- Other than the roll on the lapel, was there anything that you would have changed about this suit? Was the short sleeve length your preference?
    - How much alteration did you need after the first fitting stage and was this all included in the price?
    - Do you get any discount or special treatment for writing about C&TD and appearing in their promotional material on their website? (I genuinely don’t mean to be rude, but to me it seems it would be bad practice not to mention such benefits when writing about their service).

    In all, given my experience, I would not bother with anything other than their bespoke option – though your piece demonstrates that you can get a very decent suit in your preferred cloth and style for a good price, I feel there is too much scope for something sub-par unless you know enough and are careful enough to specify every element up front.

  2. David Royce says:

    Yes, would be good to know if you receive any promotional discount. I ask because you are raving about this suit although it does not seem to fit you particularly well in a number of respects.

  3. John says:

    I’d like to see you in jackets with longer sleeves.

  4. Mxolisi says:

    Winston, Is there a reason why you opted to pleats? I’m on somewhat of a flat front vibe lately and the biggest challenge is finding places that sell flat front trousers.

  5. Anthony,

    - Other than the roll on the lapel, was there anything that you would have changed about this suit? Was the short sleeve length your preference?

    I wanted a shorter jacket and sleeves that were proportional to the jacket length. The sleeves were cut to my satisfaction.

    - How much alteration did you need after the first fitting stage and was this all included in the price?

    After the first fitting, the alteration was all about making sure it was of a certain standard for the tailor and to my satisfaction. The alterations that did not differ from my original requests were included in the price.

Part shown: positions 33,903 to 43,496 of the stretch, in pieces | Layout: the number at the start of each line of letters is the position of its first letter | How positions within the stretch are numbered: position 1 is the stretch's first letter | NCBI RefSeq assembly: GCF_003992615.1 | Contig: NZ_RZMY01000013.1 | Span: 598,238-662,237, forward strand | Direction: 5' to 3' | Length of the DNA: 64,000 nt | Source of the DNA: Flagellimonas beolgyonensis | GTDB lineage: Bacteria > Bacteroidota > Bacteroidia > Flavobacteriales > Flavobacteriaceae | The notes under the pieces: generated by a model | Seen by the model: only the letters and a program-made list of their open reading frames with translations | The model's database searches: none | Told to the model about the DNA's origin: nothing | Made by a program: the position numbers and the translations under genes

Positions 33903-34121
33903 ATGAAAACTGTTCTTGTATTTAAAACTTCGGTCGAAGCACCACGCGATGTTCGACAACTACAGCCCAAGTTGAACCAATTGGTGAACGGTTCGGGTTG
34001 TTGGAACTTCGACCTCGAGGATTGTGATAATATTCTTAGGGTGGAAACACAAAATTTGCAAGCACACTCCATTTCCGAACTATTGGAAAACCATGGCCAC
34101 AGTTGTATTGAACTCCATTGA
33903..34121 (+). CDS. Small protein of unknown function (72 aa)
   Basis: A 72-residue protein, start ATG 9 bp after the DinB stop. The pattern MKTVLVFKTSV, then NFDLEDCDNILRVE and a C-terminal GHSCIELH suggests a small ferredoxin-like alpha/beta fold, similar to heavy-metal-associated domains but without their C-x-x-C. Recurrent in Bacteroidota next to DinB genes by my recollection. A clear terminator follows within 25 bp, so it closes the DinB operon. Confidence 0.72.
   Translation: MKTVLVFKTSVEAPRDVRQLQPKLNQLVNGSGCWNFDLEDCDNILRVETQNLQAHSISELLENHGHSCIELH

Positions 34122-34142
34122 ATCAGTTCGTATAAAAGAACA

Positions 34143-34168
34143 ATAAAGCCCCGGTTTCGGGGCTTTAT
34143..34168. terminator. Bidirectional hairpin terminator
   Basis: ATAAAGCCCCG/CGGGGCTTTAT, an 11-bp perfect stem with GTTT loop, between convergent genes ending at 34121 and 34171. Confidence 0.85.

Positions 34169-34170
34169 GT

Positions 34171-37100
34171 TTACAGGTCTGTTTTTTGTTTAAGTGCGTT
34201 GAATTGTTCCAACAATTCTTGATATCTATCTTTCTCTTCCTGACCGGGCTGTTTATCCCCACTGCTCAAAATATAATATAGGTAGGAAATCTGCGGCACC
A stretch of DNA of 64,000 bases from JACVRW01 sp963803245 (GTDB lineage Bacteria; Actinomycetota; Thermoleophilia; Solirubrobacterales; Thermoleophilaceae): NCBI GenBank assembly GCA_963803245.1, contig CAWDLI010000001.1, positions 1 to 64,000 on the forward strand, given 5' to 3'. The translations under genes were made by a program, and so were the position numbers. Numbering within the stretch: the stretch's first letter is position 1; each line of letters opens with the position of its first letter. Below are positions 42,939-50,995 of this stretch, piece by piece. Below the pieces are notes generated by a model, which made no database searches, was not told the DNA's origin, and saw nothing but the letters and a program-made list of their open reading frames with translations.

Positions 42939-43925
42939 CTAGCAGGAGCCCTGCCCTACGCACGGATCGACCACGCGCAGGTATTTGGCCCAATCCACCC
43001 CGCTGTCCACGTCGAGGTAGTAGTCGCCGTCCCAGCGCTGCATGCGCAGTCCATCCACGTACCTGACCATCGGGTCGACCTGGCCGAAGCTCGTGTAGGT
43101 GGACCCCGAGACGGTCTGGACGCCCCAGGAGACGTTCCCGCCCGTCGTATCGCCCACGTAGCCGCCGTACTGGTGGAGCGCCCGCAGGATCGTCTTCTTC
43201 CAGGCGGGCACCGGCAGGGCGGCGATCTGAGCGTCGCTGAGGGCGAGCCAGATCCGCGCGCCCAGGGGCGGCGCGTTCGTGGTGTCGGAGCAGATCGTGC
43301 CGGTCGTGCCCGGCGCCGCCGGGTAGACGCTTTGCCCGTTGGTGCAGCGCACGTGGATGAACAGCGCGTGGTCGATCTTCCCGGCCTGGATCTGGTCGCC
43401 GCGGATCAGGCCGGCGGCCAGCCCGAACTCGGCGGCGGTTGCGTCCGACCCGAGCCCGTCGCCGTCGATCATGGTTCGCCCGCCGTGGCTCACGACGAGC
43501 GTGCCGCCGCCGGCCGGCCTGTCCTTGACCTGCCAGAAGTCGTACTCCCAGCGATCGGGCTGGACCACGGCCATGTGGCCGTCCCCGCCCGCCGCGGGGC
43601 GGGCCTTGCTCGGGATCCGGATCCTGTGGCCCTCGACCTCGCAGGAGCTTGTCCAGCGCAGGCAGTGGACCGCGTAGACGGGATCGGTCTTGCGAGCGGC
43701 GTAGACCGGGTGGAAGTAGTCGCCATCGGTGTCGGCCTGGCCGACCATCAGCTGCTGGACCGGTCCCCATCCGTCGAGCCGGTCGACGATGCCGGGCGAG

- Do you get any discount or special treatment for writing about C&TD and appearing in their promotional material on their website? (I genuinely don’t mean to be rude, but to me it seems it would be bad practice not to mention such benefits when writing about their service).

    It’s a frankly put but fair question. I don’t get anything for writing about the suit. This is not a puff piece. I did get a discount, but the reason I did was because I helped out with their photoshoot, for which the discount on ‘my next suit’ was offered as an incentive.

    David,

    Considering that I receive countless comments from people about my other bespoke/made to measure suits, claiming that they ‘don’t fit’ in some way, I am rather nonplussed by your comment. These comments lose their intended sting after a period. As I previously stated, the sleeve length is my preference, and is the only unconventional part of the suit’s structure and fit. Everything else is considerably more than satisfactory and any dissatisfaction with it on the part of another is, to my mind, simply petty and small-minded.

    John,

    Sleeve length is personal. There might be a ‘Savile Row standard’, but I really couldn’t care less. Unless it looks comically bad, which you cannot claim this does, I think it is all about individual choice.

    Mxolisi,

    I opted for pleats for several reasons, but chief among them is that they add triangular structure to the trouser that allows for elegant finishing over shoes. They create the effect of the prow of a ship in the ocean when they settle on the shoe, rather than the flatter finish of pleatless trousers. Again, it’s personal taste. I just prefer these.

    If you’re struggling to find flat fronts, it might be worth noting that Uniqlo’s standard (and only) trouser is flat-fronted.